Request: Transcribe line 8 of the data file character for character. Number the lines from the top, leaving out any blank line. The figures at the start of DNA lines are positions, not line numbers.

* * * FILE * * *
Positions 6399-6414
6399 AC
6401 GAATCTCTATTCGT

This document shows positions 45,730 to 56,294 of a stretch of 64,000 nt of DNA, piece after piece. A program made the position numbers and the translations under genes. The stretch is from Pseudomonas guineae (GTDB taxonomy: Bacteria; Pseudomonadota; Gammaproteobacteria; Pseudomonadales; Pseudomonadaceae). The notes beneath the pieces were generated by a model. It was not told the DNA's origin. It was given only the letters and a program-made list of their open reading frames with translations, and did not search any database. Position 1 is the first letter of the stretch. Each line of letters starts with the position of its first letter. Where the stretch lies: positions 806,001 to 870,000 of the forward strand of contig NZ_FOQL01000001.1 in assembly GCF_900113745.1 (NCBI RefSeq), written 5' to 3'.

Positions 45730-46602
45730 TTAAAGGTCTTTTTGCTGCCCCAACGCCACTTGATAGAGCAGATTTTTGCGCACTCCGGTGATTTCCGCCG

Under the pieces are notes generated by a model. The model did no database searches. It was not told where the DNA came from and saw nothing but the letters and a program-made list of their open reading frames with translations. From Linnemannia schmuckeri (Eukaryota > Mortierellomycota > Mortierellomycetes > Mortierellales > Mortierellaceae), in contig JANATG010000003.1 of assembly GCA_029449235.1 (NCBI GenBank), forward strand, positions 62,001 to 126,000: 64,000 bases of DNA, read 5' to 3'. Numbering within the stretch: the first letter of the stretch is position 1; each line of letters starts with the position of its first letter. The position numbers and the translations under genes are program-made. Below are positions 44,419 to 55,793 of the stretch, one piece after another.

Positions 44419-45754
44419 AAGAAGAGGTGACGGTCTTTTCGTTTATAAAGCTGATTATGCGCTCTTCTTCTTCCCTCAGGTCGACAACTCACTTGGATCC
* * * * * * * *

Positions 44419-45754